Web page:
Copyright © 2024 Euromaidanpress.com

The work of Euromaidan Press is supported by the International Renaissance Foundation

When referencing our materials, please include an active hyperlink to the Euromaidan Press material and a maximum 500-character extract of the story. To reprint anything longer, written permission must be acquired from [email protected].

Privacy and Cookie Policies.

HIV/AIDS epidemic in Russia ‘out of control,’ health minister says

HIV/AIDS epidemic in Russia ‘out of control,’ health minister says
Edited by: A. N.

The HIV/AIDS epidemic in the Russian Federation is growing “out of control,” according to Health Minister Veronika Skvortsova, as a result of which the number of HIV/AIDS cases in that country, already growing at about 10,000 new cases annually, is likely to increase by 250 percent over the next five years.

In part, this reflects cuts in government support for health care more generally; and in part, it is the product of the unavailability of many anti-retroviral drugs which are made only abroad and which are not being imported at present because of Moscow’s counter-sanctions and because of high costs.

At present, Skortsova says, Russian doctors are able to treat only about one in five of the approximately one million now infected; and even when Russia begins to produce substitutes for now-unavailable foreign drugs, they will be able to treat only about one in five more. Consequently, the epidemic will expand.

In an article in “Novyye izvestiya” entitled “A Deficit of Understanding,” journalist Anastasiya Ivanova describes some of the other factors that are promoting this epidemic, including not least of all the attitudes of many officials, businessmen, and even doctors.

“Although the virus has already spread not only among marginal groups of the population, its bearers as before continue to encounter negative stereotypes” in Russia, she writes. “Over the last month alone,” the Duma has considered refusing to register HIV-infected people for marriage and requiring fingerprinting of all those with HIV or AIDS.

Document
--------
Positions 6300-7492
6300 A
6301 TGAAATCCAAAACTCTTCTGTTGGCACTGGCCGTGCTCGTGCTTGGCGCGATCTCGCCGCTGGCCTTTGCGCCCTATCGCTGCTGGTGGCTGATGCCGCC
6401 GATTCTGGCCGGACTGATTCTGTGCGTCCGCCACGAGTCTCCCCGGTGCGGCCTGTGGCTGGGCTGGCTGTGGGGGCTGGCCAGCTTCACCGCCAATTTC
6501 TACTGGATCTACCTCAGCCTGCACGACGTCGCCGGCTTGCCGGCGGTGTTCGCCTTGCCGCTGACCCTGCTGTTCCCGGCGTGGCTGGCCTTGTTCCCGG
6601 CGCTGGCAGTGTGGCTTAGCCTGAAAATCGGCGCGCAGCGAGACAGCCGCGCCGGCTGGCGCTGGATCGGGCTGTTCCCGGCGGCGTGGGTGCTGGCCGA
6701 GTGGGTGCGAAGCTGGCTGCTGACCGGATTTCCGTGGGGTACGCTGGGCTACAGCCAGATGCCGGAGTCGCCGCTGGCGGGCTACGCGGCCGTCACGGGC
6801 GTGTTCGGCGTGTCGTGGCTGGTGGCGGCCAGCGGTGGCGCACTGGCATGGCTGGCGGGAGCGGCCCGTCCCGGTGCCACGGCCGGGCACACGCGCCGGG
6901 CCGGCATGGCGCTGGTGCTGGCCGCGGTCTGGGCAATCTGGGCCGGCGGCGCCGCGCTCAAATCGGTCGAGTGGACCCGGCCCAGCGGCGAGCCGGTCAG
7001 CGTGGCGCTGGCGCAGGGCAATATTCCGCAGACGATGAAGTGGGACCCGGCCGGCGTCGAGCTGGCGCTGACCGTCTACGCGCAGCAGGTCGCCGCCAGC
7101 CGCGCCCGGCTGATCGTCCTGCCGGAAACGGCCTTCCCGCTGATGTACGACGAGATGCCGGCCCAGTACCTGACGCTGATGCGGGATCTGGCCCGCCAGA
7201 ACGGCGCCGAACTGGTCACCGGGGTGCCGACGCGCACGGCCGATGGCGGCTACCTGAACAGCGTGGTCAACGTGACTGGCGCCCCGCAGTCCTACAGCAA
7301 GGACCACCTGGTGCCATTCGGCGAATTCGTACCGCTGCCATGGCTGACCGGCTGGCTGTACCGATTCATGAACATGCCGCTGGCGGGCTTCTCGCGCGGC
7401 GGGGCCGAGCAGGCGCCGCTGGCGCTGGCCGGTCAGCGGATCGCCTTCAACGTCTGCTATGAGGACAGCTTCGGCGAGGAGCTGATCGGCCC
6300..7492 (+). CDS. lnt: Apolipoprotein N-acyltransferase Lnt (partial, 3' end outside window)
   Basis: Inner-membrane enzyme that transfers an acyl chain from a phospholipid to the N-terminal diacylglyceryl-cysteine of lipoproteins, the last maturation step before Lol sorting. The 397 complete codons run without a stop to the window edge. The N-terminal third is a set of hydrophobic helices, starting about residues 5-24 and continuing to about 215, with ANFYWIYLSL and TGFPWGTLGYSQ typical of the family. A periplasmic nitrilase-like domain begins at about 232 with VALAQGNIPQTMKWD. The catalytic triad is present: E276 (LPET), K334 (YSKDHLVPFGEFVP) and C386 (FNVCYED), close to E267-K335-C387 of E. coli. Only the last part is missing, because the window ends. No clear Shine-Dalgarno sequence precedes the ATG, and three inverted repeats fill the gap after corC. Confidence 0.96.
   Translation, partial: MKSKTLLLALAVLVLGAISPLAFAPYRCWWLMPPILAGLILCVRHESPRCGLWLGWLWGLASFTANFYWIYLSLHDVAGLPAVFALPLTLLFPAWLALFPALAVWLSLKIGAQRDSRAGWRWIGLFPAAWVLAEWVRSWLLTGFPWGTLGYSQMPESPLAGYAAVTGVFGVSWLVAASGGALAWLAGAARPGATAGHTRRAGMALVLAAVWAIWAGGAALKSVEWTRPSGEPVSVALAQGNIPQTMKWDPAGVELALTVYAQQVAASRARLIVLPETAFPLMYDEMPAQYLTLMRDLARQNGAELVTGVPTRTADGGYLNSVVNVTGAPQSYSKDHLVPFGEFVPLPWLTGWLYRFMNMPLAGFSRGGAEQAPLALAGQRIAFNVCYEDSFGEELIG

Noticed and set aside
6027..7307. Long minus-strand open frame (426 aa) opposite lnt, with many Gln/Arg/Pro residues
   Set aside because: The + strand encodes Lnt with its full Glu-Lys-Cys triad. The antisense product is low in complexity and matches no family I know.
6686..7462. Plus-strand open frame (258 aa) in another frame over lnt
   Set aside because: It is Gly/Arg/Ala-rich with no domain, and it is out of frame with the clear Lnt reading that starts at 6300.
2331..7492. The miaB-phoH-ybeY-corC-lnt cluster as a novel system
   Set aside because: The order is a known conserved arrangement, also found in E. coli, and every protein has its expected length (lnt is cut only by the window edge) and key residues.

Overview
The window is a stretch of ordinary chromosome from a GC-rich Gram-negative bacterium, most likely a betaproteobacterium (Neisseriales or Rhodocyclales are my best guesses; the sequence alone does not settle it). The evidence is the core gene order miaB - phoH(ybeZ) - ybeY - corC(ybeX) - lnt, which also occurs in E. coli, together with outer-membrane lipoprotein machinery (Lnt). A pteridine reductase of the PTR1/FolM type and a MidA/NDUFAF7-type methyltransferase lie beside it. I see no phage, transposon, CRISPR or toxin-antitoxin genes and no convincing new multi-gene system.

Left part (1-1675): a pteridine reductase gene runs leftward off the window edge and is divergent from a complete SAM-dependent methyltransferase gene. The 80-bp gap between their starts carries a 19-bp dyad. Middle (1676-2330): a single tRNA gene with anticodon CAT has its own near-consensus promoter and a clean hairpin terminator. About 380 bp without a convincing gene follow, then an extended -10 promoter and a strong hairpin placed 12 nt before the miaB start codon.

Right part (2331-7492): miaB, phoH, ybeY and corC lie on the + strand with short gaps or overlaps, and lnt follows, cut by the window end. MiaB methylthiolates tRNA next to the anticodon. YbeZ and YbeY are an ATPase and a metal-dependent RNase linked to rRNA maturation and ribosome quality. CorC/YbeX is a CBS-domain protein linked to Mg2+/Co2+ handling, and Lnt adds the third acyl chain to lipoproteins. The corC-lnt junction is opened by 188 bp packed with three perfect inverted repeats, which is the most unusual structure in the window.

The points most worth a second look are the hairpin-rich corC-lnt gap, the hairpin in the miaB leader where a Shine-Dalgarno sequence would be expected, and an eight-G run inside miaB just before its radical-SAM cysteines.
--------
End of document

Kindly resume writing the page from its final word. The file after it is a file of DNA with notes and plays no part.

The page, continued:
Last Friday, the deputies took up a government proposal which would allow foreigners infected with HIV to live in Russia if they have close relatives with residence permits. That would bring the country’s laws into correspondence with a recent Supreme Court decision, Ivanova points out.

But there are problems beyond officialdom. Many businesses fire people as soon as they learn or even suspect they are infected with HIV; many doctors refuse to treat people for any illness if they learn that these people have the infection; and many governments are refusing to treat HIV-infected people unless they are legal residents of the district.

That excludes most migrants and many others and means that in the absence of such treatment, these people are more likely to spread the disease thus reinforcing other prejudices about them.

Russia’s unfortunate and counterproductive approach is especially obvious if one compares it with what Ukraine is doing. Despite the war, Ukraine has “achieved significant success in the struggle against the spread of HIV over the last five years,” “Novyye izvestiya” reports, noting that Kyiv has reduced mother to baby infections by a factor of seven and increasing the share of those infected receiving treatment by 20 times.

Edited by: A. N.
You could close this page. Or you could join our community and help us produce more materials like this.  We keep our reporting open and accessible to everyone because we believe in the power of free information. This is why our small, cost-effective team depends on the support of readers like you to bring deliver timely news, quality analysis, and on-the-ground reports about Russia's war against Ukraine and Ukraine's struggle to build a democratic society. A little bit goes a long way: for as little as the cost of one cup of coffee a month, you can help build bridges between Ukraine and the rest of the world, plus become a co-creator and vote for topics we should cover next. Become a patron or see other ways to support. Become a Patron!

To suggest a correction or clarification, write to us here

You can also highlight the text and press Ctrl + Enter

Please leave your suggestions or corrections here


    Euromaidan Press

    We are an independent media outlet that relies solely on advertising revenue to sustain itself. We do not endorse or promote any products or services for financial gain. Therefore, we kindly ask for your support by disabling your ad blocker. Your assistance helps us continue providing quality content. Thank you!

    Related Posts